President Bush, President Fox Discuss Migration, Trade, World Affairs
by the President and Mexican President Vicente Fox in Photo Opportunity
Los Cabos, Mexico
Version Presidency of Mexico]
Vicente, thank you for inviting us here. This is a very beautiful part of
the world, and we're so honored you're hosting this convention.
have a very good discussion, but I'm not surprised, after all, we're close
friends. We discussed trade, we discussed commerce. We did discuss migration.
Ever since I have been the President and Vicente has been the President, we have
had a mutual desire to deal with the migration issue in a way that recognizes
reality, and in a way that treats the Mexican citizens who are in the
with respect. And we will continue to work on this issue.
did talk about world peace, and Iraq. Mexico is a member of the Security
Council. We discussed how to keep the world peaceful, how to hold people to
account, how to make sure the United Nations is effective. And I appreciate so
very much the President and the Foreign Minister's desire to consult closely
with the United States
as we move forward to making the world more peaceful.
-- it's an honor to be here. It's going to be a very important conference, being
held in a beautiful spot and hosted by a good friend. Mr. President.
take a couple of questions.
President Bush, we know that -- we understand President Fox was going to talk to
you about the impact that your subsidies would eventually have on Mexican
illegal migration to the U.S. Did you have an answer for him?
Ask the question again -- agricultural subsidies?
yes. Well, here's the answer. The answer is, the long-term answer for the
migration issue is to work a way that encourages commerce on both sides of the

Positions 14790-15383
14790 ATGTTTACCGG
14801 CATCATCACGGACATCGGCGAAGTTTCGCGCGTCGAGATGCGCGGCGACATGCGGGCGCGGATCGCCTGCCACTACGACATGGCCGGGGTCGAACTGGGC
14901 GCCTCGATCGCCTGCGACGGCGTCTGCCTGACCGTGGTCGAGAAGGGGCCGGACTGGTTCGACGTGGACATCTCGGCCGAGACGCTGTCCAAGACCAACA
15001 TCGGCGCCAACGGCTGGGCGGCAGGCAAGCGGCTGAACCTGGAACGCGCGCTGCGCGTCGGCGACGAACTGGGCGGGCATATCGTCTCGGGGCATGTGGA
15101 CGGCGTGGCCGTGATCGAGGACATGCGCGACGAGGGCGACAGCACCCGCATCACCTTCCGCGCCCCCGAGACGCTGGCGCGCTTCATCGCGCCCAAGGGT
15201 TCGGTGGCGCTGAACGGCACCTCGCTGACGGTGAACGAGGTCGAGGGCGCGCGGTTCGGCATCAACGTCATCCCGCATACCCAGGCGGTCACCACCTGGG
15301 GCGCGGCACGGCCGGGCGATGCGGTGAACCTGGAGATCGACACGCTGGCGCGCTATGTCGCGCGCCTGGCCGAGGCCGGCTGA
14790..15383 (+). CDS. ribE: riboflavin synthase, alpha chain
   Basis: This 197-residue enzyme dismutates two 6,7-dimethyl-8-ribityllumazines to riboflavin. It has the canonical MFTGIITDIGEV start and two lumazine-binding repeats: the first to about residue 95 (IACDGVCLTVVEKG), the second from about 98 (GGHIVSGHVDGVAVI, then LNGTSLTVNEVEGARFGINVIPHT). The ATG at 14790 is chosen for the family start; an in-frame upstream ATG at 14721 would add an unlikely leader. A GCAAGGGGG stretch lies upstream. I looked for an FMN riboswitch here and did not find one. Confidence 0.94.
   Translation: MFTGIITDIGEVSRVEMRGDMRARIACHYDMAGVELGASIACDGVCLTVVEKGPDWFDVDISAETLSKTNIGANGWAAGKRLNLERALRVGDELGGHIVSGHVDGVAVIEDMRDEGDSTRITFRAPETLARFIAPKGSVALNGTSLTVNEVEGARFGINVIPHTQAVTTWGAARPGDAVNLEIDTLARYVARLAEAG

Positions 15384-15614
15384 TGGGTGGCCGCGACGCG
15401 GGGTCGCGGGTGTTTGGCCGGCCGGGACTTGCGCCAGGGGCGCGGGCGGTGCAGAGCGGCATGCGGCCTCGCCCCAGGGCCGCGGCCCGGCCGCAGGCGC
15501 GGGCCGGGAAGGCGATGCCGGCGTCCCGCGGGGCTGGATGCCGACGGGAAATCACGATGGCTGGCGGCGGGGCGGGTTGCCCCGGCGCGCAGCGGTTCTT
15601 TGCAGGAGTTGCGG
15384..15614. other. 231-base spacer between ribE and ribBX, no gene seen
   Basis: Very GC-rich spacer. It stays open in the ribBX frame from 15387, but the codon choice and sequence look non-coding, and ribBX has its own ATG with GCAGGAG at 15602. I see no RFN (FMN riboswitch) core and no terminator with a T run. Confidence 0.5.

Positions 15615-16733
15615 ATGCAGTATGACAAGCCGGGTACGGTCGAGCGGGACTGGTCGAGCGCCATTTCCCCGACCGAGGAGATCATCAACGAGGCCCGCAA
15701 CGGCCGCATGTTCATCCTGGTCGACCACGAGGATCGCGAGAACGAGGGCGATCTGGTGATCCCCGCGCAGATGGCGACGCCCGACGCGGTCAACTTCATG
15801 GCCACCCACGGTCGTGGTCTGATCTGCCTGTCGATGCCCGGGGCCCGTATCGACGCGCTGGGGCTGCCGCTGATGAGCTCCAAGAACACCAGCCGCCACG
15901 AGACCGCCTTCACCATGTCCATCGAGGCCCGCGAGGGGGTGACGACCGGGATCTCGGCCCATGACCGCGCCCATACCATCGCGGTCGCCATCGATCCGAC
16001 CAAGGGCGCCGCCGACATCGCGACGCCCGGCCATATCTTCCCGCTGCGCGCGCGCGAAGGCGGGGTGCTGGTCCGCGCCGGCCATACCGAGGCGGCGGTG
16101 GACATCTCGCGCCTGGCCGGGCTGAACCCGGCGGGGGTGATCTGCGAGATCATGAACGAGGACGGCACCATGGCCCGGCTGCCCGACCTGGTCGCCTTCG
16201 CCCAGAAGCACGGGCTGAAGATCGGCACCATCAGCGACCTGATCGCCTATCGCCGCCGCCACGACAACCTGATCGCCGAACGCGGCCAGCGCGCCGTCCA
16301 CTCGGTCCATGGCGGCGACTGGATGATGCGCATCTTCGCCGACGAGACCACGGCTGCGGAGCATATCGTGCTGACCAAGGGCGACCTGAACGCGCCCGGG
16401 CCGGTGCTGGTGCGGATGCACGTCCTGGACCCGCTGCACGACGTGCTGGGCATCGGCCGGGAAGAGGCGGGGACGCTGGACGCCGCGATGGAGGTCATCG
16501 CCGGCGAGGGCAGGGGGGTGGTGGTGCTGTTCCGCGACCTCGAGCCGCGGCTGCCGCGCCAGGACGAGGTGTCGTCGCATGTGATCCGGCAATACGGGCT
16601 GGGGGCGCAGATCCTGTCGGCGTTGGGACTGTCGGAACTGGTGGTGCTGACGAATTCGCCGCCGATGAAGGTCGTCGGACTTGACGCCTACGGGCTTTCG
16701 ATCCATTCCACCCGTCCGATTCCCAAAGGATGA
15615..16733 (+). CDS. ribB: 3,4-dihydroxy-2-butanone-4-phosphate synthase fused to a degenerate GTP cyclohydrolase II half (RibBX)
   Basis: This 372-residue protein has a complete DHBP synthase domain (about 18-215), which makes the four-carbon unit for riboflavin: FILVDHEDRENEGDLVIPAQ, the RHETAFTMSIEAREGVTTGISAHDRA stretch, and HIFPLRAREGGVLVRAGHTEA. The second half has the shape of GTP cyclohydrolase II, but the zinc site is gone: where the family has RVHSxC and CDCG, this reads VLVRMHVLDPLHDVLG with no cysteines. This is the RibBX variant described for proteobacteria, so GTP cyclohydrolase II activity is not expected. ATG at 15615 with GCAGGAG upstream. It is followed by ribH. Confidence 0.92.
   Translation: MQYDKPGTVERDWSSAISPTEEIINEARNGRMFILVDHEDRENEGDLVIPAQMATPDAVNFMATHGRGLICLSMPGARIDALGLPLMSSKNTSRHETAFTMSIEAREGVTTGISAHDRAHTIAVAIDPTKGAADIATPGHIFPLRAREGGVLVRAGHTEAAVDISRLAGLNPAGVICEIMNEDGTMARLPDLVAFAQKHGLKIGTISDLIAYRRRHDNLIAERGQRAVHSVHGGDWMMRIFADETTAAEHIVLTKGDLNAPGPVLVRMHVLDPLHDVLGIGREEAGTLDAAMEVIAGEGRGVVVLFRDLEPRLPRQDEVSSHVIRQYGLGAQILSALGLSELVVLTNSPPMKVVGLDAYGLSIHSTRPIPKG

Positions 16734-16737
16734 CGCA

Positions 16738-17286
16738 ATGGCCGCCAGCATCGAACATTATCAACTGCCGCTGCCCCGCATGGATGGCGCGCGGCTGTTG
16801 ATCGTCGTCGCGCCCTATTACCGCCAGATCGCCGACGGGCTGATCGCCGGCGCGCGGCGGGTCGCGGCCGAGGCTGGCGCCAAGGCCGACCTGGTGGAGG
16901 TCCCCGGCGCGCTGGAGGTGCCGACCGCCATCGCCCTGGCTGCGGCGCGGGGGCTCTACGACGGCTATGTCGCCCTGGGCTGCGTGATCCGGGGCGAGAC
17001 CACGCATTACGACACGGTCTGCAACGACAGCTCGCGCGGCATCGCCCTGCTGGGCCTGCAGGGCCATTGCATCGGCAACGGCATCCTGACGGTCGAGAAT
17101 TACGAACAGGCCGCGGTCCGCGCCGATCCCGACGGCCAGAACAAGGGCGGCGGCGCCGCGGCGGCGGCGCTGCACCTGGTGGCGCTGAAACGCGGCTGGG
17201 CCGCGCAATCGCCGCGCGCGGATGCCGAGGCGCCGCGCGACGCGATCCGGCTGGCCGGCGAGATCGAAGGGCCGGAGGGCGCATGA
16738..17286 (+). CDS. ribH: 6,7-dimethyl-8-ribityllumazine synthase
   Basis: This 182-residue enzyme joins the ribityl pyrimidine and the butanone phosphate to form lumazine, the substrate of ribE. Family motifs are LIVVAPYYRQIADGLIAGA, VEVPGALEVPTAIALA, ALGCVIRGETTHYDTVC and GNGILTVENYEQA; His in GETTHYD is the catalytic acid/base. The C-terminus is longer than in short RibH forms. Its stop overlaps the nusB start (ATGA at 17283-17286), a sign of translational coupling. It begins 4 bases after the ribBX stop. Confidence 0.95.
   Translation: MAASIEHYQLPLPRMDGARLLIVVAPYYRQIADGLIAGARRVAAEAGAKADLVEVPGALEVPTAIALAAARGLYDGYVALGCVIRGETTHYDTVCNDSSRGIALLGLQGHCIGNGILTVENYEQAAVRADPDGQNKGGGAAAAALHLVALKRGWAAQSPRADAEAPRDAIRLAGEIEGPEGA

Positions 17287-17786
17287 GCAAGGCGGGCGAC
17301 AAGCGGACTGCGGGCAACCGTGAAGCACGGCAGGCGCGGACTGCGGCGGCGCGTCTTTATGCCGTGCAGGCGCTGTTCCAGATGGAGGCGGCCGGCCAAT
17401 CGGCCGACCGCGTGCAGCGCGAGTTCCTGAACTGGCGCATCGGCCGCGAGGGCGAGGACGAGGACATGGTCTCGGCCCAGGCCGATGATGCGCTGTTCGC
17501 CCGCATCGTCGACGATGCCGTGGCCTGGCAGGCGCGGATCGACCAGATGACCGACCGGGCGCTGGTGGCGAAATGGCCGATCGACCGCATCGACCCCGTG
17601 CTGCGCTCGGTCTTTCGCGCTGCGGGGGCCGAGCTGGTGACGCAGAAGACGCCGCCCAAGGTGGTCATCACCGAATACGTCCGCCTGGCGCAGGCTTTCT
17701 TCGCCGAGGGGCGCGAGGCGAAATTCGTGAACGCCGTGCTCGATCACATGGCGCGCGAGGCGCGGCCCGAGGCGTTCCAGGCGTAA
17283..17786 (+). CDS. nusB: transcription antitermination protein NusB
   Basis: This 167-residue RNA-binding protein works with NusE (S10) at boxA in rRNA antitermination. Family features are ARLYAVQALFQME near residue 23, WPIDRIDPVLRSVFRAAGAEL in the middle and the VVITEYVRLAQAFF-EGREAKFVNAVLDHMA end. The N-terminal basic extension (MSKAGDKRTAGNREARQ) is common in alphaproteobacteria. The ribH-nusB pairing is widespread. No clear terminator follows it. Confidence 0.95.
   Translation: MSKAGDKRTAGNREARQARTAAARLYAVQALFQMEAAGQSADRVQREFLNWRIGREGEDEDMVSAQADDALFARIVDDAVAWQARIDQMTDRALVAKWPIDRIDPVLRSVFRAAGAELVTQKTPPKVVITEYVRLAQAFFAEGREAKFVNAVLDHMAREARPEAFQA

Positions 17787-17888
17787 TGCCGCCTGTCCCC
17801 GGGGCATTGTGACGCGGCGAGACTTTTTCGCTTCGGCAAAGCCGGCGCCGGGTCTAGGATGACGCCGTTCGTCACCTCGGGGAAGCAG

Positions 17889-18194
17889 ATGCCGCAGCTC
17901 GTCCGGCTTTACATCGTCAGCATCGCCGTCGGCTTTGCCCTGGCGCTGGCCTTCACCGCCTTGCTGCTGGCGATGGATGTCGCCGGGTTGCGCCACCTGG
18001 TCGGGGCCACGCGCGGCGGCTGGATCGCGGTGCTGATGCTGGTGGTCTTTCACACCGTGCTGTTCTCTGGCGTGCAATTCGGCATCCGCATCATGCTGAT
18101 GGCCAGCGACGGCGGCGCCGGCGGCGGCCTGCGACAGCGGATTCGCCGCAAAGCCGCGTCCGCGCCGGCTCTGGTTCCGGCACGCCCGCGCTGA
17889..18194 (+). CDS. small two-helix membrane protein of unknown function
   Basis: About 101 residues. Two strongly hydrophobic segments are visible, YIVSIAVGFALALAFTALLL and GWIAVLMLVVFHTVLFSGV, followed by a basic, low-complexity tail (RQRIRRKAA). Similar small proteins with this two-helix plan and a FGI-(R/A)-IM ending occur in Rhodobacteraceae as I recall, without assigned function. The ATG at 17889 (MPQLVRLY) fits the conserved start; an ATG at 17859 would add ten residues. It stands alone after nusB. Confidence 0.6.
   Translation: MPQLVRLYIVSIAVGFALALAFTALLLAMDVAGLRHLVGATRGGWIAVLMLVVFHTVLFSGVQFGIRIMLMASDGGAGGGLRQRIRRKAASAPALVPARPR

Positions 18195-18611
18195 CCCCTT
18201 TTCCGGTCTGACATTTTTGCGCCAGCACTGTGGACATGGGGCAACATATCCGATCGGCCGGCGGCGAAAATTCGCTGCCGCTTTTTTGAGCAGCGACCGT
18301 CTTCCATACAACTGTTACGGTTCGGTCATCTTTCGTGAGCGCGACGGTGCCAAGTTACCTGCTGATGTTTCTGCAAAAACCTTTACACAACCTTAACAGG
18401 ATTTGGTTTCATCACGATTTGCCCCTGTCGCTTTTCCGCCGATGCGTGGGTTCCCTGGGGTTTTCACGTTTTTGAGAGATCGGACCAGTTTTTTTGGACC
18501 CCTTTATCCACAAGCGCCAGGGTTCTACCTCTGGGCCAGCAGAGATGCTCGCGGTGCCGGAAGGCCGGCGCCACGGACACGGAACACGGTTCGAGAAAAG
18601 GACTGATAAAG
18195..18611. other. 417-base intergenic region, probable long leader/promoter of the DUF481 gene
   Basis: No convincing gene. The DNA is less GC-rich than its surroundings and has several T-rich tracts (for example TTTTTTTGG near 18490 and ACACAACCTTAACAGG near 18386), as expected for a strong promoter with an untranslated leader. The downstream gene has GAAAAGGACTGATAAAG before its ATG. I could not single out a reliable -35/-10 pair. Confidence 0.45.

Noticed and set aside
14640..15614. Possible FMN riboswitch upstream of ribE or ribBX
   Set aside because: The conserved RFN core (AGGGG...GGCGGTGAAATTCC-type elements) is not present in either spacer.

border, so people can find jobs here in
for starters. That's the long-term solution.
short-term solution, we've got to recognize that wage differentials are going to
cause people to want to come to the United States. And when they come to the
United States, we've got to work to make sure they're treated with respect. And
the issue is how do we recognize the reality of two societies with a wage
differential the way they are. Here on the border, the wage differential is
narrowing -- or on the border, wage differential is narrowing, so the migration
pressure tends to come from interior of Mexico and the south of Mexico.
of the things that the President and I have discussed in the past is how best to
develop industry together in the midst of Mexico, in the south of Mexico, so
that people are more likely to find work at home.
A senior administration official told us this morning that the goal with North
Korea is to isolate them. What is your strategy for doing that without winding
up in the same position that we were in, in 1994, with a failed agreement?
Well, I'm glad you asked a senior administrative official. Our goal is to work
with our friends in the region to convince Kim Chong-il to disarm. I made a
positive step yesterday in Crawford when the President of China made a public
declaration that he said, like the United States, we share the desire to make
sure the Korean
is nuclear weapons free.
after this meeting with President Fox, I'll be meeting with the leaders of Japan
and South Korea, where we'll continue this dialogue. So the strategy is to make
sure that our close friends and our allies and people with whom we've got
relations work in concert to convince Mr. Kim Chong-il that a nuclear weapons
free peninsula is in his interests, it's in South Korea's interests and it is in
the world's interests.
(Asked in Spanish.)
For President Fox -- it's the
same question, basically. For President Fox, are you prepared to support the
U.S. position at the U.N. and vote for a resolution authorizing force?
for President Bush, are there any consequences for nations that don't support
our position at the U.N.?
The only consequence, of course, is with Saddam Hussein. And if the U.N.
does not pass a resolution which holds him to account and that has consequences,
then as I have said in speech after speech after speech, if the U.N. won't act,
if Saddam Hussein won't disarm, we will lead a coalition to disarm him.
(Answered in Spanish.)
Revista INTER-FORUM is affiliated with
Any reproduction in part or whole is strictly forbidden without the authors written authorization
October 27, 2002